But the new system has notably taken the stress off pupils, she noted, as each assessment focuses on one area rather than the entire syllabus.

“Also, assessments are done in a classroom environment, such as through Show and Tell, so it’s not stressful like a traditional sit-down test or exam,” said Ms Liza.

That is not the only drawback of relying on exams at such a young age.

Dr Ng said: “If you give a mark, say 60. What does that mean? It doesn’t give feedback. The proper feedback to the pupil or to the parent is to say what (the pupil) was weak in and what (the pupil) was strong in.”

Parents at Greenridge yesterday were happy with the results so far.

Mdm Wendy Low, 32, said that compared with her older child who went through the previous exam-oriented system from the start, her younger child was better able to absorb what he was taught.

“He’s more confident because everything is broken into small components and he understands each topic better,” said Mdm Low.

From TODAY, News – Wednesday, 15-April-2009

GREEN PEAS: Small wonder

Study shows pea protein could prevent onset of kidney damage


THE humble pea may soon play a significant role in combating chronic kidney disease (CKD) and high blood pressure.

A recent study, presented at the American Chemical Society’s conference, found that proteins in peas can naturally relieve symptoms of CKD and combat hypertension.

“In people with high blood pressure, protein could potentially delay or prevent the onset of kidney damage. For those who already have kidney disease, it may help them maintain normal blood pressure levels so they can live longer,” said study author Dr Rotimi Aluko, a food chemist at the University of Manitoba in Winnipeg, Canada, of his findings.

Dr Aluko, one of the researchers, fed small daily doses of concentrated pea protein to laboratory rats with kidney disease for eight weeks. At the end of the study, the protein-fed rats showed a 20-per-cent decrease in blood pressure when compared to diseased rats on a normal diet.

High blood pressure is a major risk factor for CKD. End-stage CKD is irreversible, and the patient usually requires kidney dialysis or a transplant.

Cardiovascular complications associated with kidney failure can be fatal.

Singapore has one of the highest incidence of kidney failure in the world, with about 750 people diagnosed yearly, according to National Kidney Foundation statistics. About one in five Singaporeans suffer from high blood pressure.

Peas — typically consumed fresh, frozen or canned — have long been recognised as a nutritious super-vegetable. Mrs Victoria Hally, a dietitian at The Food Clinic, told Today that they are low in fat, and packed with protein, vitamins, minerals and soluble fibre.

According to the UK-registered dietitian, the soluble fibre found in peas is also important in reducing blood glucose and blood cholesterol levels.

Regular peas contain about 4.3g of protein per serving (100g) while split peas, which are used in soups and dhal and are a good source of protein for vegetarians, contain significantly higher protein content at 16g per serving. An average Singaporean adult requires about 58 to 68g of protein each day.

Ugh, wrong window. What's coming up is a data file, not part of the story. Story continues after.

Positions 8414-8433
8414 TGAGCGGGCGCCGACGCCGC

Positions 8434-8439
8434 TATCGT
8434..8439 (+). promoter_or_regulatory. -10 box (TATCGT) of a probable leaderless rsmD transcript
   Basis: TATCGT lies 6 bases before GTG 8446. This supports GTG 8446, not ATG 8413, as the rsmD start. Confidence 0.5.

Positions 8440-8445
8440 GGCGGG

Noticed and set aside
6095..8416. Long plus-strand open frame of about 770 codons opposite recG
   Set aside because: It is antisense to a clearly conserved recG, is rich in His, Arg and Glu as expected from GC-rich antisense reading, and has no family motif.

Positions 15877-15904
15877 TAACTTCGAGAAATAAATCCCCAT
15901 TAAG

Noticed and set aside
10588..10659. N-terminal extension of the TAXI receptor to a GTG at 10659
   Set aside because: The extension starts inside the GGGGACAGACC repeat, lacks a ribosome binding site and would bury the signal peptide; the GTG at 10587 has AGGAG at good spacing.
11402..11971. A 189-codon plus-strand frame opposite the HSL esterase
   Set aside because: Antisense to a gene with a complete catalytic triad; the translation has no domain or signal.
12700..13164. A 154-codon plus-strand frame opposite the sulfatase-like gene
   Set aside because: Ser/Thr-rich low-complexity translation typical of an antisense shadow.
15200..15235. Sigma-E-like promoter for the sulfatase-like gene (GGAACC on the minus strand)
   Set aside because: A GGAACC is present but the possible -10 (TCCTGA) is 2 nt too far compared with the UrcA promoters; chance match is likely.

But go easy on canned peas, advised Mrs Hally. “They are often preserved in high levels of salt which contribute to high blood pressure. Fresh, frozen or dried peas are healthier choices,” she said.

Mrs Hally also added that in spite of the promising study results, it is important to note that there is currently no evidence that the pea protein works on humans with pre-existing chronic kidney disease.

“It is important to note that CKD is a complex disease. Often, patients with the chronic condition will require medication to control high blood pressure. Pea protein alone may not be sufficient,” she said.

From TODAY, Health – Tuesday, 14-April-2009

Friday, April 17, 2009

That extra cash would sure come in handy...


We need to cover cost of living

Letter from Melvin Lim Soon Hin

DESPITE the extra incentive from the Jobs Credit scheme, several companies have resorted to reducing the salary offered for entry-level positions. A glance through job ads would show that a sales coordinator who would have been paid $2,000 a month last year would have to settle for only $1,500 now, while the wage for an admin position is down to $1,000.

We are among the most expensive cities in the world to live in; such a salary hardly covers the cost of living here. What is there left after our 20 per cent CPF employees’ contribution? Can we really survive on $1,000 or $1,200?

The Government should consider allowing low-income earners — say below $2,000 — to choose to pay a reduced (say, 10 per cent?) CPF contribution to make up for the loss in income. Alternatively, their employee contribution could be reduced and their companies could top up the remainder, since they are already getting funds via the Jobs Credit scheme.

It’ll lessen blow of pay cuts

Letter from Geeta d/o Gopala Krishnan

INSTEAD of deducting the full 20 per cent CPF contribution for both employers and employees, perhaps the quantum could be temporarily lowered during these hard times. For instance, if I have to take a pay cut of 5 per cent, lowering my CPF contribution from 20 to, say, 15 or 10 per cent would definitely help cashflow, and I would not feel the impact of the pay cut.

My employer would also need to fork out less as a contribution to my CPF — it’s a win-win situation for both employer and employee.

From TODAY, Voices- Tuesday, 14-April-2009

Cacophony at the symphony

Letter from Joseph Au